Both of these funds – which buy into palm oil and soyabean plantations, fertiliser, tractor and pesticide makers – are based on a simple assumption: food prices will continue to rise, as the tastes of the world’s growing population evolve, and the supply of arable land falls.
A change in diet among the new Asian middle class, and a need to develop more biofuels, are expected to push up the prices of corn, soyabeans, sugar and oilseed.
As Desmond Cheung, co-manager of BlackRock World Agriculture, says: “Demand for agricultural commodities is strong and it’s going to get much stronger. It has been outstripping supply for the last decade or so.”
These trends suggest that direct exposure to indices of wheat, corn and other soft commodity prices is a sound long-term strategy for private investors. But some managers advise inexperienced traders not to buy into exchange-traded funds, which track forward commodity prices, or commodities futures themselves.
“The problem with investing in commodities prices is you have no bloody idea where they are going,” said Ben Yearsley, investment adviser with UK stockbrokers Hargreaves Lansdown. Even skilled traders have found it difficult to turn a profit in the past 18 months because soft commodity prices have moved “sideways”, according to Jonathan Blake, manager of Baring Asset Management’s Global Agriculture.
Instead, the active fund managers’ approach is to buy into a mix of companies poised to benefit indirectly from rising food demand, as well as a pick-up in investment in the sector.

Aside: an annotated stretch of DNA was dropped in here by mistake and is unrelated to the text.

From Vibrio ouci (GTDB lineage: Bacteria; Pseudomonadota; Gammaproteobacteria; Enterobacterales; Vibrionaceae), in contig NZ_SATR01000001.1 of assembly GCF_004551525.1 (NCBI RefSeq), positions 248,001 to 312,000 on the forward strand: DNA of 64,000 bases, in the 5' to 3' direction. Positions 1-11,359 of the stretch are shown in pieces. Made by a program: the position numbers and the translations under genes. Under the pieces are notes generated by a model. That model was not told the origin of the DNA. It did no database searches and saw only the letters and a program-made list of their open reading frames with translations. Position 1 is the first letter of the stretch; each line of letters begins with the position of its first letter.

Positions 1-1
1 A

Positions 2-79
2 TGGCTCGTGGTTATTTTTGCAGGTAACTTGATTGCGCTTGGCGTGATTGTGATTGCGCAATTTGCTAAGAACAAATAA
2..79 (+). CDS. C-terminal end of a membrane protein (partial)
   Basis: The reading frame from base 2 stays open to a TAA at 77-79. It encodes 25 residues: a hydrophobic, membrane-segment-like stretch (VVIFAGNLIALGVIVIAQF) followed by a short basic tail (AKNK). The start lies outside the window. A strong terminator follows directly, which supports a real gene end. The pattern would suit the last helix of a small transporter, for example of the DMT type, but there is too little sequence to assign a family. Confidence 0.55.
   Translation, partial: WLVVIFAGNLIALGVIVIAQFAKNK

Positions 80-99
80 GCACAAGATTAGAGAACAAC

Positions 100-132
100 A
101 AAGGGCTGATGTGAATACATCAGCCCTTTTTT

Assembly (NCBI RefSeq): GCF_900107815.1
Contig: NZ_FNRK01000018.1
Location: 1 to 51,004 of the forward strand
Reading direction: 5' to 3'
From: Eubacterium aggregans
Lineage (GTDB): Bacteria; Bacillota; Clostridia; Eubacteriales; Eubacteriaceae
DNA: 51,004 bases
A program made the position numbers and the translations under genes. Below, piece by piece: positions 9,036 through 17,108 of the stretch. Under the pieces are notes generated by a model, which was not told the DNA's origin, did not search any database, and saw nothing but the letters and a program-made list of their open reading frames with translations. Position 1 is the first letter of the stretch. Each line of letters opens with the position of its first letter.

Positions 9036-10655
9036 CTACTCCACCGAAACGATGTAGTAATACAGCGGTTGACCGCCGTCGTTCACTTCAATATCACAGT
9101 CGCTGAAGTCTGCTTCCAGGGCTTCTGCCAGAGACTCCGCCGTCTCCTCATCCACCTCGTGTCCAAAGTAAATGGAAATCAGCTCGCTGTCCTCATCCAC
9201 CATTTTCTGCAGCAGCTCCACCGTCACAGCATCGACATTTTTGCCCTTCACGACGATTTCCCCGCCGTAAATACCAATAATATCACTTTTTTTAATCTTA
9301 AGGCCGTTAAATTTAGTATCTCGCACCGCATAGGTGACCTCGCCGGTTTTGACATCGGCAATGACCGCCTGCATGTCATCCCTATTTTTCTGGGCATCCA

“Companies operating in the agricultural space should benefit from the increased investment in the agricultural asset class and also see profits rise if commodities’ prices rise,” concludes Baring’s Blake.
BlackRock’s fund holds shares in Potash, the Canadian fertiliser company (currently trading on 18 times forward earnings), Wilmar, the Singaporean palm oil plantation (15.8), and Deere, the US tractor maker (14.7). CF Eclectica Agriculture, which has been running for three years, has some overlapping holdings, and its top picks are Yara, a Norwegian fertiliser maker (11.9), Kubota, Deere’s Japanese rival (16), and Monsanto, the world’s largest producer of genetically engineered seed (22.5).
Many of these agricultural equities are also set to benefit from positive news in coming months. Demand for fertilisers is expected to rebound through the year and into 2011 as farmers’ financial positions have recovered in line with the wider economy. This improvement in their fortunes is also expected to boost sales of farm machinery such as tractors.
Better weather is helping, as well. George Lee, manager of Eclectica's Agriculture fund, describes atmospheric conditions in the past two years as “near perfect” in most regions. Indeed, the improvement in the weather has allowed farmers to restock inventory following the global food shortage scare of 2007. But Lee says stocks of agricultural commodities are still 10 to 15 per cent lower than they should be. “Higher prices will incentivise supply, which is not as abundant as people thought it was,” he argues....MORE